Significantly, the Coalition of Color preaches a hellfire and damnation theme that is carefully crafted to exploit the cultural anxieties of “superstitious” people of color. Pregnant women who might be searching for reality-based options and resources for unwanted pregnancies are exhorted to just believe that God has a plan. The site claims that, “If you are a Bible-believing Christian yet you don’t believe that God can and will take care of you and your baby, His gift to you, then you are calling him a liar.” Bulging numbers of African American foster care and homeless youth are apparently the result of the unwillingness of apostate black women to cling blindly to faith in God’s plan. In California Black youth represent nearly 30% of the foster care population, 50% of the homeless population and 30% of those incarcerated in juvenile facilities. Yet Religious Right charlatans that preach an anti-government mantra are vociferously opposed to progressive health care, birth control, foster care and school discipline policies, as well as to repealing racist sentencing laws and prisoner reentry policies. Is the Coalition of Color willing to accept responsibility for the scores of poor children of women of insufficient faith? Or what about those holy rollers who trusted in God’s plan but can’t quite accept that experiencing rape and incest is a gift? Black and Latina women live in hyper-religious communities that have disproportionately high rates of rape and sexual assault. Restricting abortion access is clearly part of God’s plan.

Early Black and Latino family planning and abortion rights advocates understood that reproductive justice was crucial to dismantling racism and white supremacy. Christian fascists of color want to revert to a medievalism that would enslave and dispossess Black and Latino families and children, pimping women of color as Old Testament sacrificial lambs.

Sikivu Hutchinson is the author of Moral Combat: Black Atheists, Gender Politics, and the Values Wars and the forthcoming Godless Americana: Race and Religious Rebels.



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  1. 1
    Pierce R. Butler

    … prominent Nazis like Martin Luther King, Malcolm X, Mary McLeod Bethune and Ida B. Wells …

    One word here does not fit in with all the others…

  2. 2

    Great thorough deconstruction of the anti-choice crowds manipulations

  3. 3

    My grandmother had 14 children and lived in grinding poverty. Each of her daughters and granddaughters has had 5 children or less, dictated mostly by what they felt they could afford (and by if they wanted children at all).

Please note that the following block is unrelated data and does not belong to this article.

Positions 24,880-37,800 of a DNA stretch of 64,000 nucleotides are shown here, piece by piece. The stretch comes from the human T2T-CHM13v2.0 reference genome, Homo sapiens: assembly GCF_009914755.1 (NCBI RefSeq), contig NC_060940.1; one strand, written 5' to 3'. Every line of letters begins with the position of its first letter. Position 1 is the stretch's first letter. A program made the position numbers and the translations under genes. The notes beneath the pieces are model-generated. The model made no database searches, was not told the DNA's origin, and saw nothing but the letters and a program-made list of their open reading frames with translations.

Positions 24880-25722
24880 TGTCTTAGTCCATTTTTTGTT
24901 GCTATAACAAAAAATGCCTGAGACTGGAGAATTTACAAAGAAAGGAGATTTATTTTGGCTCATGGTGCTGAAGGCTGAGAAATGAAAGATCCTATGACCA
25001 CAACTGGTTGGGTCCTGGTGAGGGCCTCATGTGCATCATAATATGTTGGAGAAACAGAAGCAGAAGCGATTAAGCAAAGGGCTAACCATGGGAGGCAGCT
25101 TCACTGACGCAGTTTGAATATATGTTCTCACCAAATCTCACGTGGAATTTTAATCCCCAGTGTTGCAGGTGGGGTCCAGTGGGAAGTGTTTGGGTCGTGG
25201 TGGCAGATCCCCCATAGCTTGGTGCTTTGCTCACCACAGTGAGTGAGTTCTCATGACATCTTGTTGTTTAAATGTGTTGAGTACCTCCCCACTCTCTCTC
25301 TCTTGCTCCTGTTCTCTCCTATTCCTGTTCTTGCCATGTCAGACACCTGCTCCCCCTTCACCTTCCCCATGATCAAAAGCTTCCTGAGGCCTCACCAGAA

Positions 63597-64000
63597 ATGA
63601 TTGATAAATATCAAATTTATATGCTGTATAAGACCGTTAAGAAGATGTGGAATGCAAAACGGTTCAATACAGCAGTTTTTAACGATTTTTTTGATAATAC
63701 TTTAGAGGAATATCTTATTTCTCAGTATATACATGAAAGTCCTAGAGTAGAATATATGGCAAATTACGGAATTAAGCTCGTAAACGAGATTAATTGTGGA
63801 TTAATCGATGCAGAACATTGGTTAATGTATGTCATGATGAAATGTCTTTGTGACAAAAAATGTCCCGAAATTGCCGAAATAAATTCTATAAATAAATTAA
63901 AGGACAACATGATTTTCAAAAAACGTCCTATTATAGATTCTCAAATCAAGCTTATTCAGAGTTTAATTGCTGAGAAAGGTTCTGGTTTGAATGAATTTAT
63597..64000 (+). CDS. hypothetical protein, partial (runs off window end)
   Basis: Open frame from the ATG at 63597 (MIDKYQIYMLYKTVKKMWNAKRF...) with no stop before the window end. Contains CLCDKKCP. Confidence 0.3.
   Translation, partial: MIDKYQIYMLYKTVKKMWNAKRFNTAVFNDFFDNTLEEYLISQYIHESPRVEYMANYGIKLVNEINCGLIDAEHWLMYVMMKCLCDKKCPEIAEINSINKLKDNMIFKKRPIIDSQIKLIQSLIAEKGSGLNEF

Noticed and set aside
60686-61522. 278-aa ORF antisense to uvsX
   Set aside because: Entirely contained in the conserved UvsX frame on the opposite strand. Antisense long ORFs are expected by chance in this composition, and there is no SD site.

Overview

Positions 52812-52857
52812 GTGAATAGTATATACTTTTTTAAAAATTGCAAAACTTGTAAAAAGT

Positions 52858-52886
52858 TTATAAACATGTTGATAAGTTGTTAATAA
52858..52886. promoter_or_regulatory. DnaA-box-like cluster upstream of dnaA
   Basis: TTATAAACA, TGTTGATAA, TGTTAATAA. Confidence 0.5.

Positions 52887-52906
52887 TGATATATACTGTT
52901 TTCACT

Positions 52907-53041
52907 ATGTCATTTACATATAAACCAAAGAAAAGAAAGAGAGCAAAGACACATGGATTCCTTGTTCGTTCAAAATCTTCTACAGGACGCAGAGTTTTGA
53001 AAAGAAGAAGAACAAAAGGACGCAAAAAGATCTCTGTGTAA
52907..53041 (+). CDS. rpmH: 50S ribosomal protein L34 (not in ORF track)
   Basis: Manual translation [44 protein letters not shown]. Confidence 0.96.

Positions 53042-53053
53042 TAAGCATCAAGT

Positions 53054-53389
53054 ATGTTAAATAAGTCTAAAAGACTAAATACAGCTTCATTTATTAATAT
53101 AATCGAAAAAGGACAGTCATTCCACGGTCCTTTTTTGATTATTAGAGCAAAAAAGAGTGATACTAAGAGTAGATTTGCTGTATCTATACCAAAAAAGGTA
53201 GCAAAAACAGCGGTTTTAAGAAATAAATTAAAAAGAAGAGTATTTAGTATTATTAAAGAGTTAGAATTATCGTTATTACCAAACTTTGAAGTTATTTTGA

And five is the upper limit for the ones who are very well off indeed. It’s not just the money that limits it, it’s also how many times you want to be stuck doing diapers and feeding every so many hours, as well as staying able to give each child the attention you feel you missed out on.

    So yeah, yay birth control!

    That anyone would still advocate for “god’s plan” as a serious option just blows my mind.

    That they would lie and manipulate, and try to use racial tensions as a vector for their mindrot, that doesn’t surprise me at all.

  4. 4

    Thought you’d be amused and enraged by the following, which is more than just tangentially related:

    It’s Ray Comfort, which tells you more than you wanted to know–in part, doing his part to spread the “abortion is the Black Holocaust” myth. While tying it to both atheism and Hitler.

    Like I said, it’s Ray Comfort.

    1. 4.1

      Thankfully he was eviscerated in the comments section for the knuckle-dragging troglodyte he is

  5. 5
    Alyson Miers

    Thus the website also boasts that carrying a baby to full term protects women from developing breast cancer. Evidently if girls and women want to protect themselves from getting breast cancer later in life continuing a pregnancy by rape and/or incest is a viable immunizer.

    To be fair, I am aware of some evidence that going through a full-term pregnancy, especially at a fairly young age, lowers a woman’s lifetime risk of breast cancer. Whether she’s had any abortions makes no difference.

    However, it does not lower the risk to zero, and since breast cancer can still happen to women who became mothers in their youth, most women are not inclined to see cancer as a punishment for having failed to honor God’s plan. Moreover, since continuing an unwanted pregnancy will most assuredly toss a monkey wrench into your life in the here and now, most young women prefer to take their chances with getting cancer in their 50s over having children conceived by rape or coercion in their teens or 20s.

    (And I’ll bet the website doesn’t say anything about the increased short-term risk of breast cancer during and shortly after pregnancy.)

    1. 5.1

      Have any studies been done concerning incidence of breast cancer among women known to have had natural micarriages?

  6. 6
    F [i'm not here, i'm gone]

    A ripple of unease goes through the room, as the girls chew on Imani’s defiance.

    I sometimes wonder how often the thinking in situations like this, especially for young people, is “only people with disregard for others and rules think they their agency is their own /are atheists or freethinkers /consider abortion an option”. Good people aren’t like that, right?

    To bolster its claims that abortion is genocide images of Planned Parenthood founder Margaret Sanger are stamped with Nazi swastikas.


    Thus the website also boasts that carrying a baby to full term protects women from developing breast cancer.

    I just came across this claim for the first time quite recently. I have yet to see a proposed mechanism for this, or for abortion causing breast cancer.

    “If you are a Bible-believing Christian yet you don’t believe that God can and will take care of you and your baby, His gift to you, then you are calling him a liar.”

    Because God has been doing such an incredible job of this already, right? Why would this suddenly change after you have a baby? Did it happen for other people you know? Does it seem to be happening for humanity in general? If not, is it because billions of people didn’t believe quite hard enough (but you, you can do it)?

    Another excellent article, as always. You have a unique way of connecting multiple domains of facts and ideas.